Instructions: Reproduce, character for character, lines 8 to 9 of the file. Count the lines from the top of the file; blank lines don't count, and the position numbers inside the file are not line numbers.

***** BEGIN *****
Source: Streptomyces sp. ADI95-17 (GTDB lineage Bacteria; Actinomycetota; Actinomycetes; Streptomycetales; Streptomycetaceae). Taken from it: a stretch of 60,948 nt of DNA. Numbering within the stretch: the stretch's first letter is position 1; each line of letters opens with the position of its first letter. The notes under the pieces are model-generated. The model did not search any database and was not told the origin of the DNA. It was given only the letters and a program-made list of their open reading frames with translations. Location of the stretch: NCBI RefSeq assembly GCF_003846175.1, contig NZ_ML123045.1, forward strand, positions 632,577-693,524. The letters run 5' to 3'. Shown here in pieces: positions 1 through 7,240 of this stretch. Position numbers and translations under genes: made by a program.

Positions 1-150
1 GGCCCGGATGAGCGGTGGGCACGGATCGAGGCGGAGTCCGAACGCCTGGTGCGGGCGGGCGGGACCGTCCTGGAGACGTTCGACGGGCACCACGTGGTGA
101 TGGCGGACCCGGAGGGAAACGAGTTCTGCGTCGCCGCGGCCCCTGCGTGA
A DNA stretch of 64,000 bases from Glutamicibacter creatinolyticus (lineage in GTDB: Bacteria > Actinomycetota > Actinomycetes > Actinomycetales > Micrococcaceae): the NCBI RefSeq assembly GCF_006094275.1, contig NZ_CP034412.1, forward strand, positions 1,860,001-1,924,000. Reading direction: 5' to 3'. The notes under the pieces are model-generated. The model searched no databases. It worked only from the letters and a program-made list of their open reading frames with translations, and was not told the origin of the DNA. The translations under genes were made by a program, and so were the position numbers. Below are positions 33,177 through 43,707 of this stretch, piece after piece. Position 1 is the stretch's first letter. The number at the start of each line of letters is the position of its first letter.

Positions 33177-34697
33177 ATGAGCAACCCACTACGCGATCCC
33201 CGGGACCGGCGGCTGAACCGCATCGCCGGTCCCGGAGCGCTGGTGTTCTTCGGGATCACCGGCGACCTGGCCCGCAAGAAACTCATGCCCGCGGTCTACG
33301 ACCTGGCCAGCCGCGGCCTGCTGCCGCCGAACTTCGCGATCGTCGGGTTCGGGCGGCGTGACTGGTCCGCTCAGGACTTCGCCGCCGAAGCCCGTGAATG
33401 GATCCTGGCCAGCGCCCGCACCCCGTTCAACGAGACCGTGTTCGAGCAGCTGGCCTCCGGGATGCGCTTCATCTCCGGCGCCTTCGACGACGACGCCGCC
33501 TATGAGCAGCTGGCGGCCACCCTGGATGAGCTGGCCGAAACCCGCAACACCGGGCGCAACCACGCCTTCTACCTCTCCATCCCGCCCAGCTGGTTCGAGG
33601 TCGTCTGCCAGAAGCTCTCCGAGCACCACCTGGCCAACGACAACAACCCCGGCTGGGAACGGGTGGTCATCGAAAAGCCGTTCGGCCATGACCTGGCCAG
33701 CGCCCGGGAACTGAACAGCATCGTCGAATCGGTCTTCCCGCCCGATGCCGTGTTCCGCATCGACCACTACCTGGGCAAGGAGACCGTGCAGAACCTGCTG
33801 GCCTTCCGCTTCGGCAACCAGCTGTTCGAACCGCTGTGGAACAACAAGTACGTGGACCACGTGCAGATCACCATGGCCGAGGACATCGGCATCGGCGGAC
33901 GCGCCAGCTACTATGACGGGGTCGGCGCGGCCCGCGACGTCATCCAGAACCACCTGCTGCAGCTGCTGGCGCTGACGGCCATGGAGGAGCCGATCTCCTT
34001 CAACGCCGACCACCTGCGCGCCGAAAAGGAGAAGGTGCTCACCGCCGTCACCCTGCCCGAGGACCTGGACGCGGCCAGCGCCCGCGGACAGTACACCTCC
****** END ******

33201 CGGGACCGGCGGCTGAACCGCATCGCCGGTCCCGGAGCGCTGGTGTTCTTCGGGATCACCGGCGACCTGGCCCGCAAGAAACTCATGCCCGCGGTCTACG
33301 ACCTGGCCAGCCGCGGCCTGCTGCCGCCGAACTTCGCGATCGTCGGGTTCGGGCGGCGTGACTGGTCCGCTCAGGACTTCGCCGCCGAAGCCCGTGAATG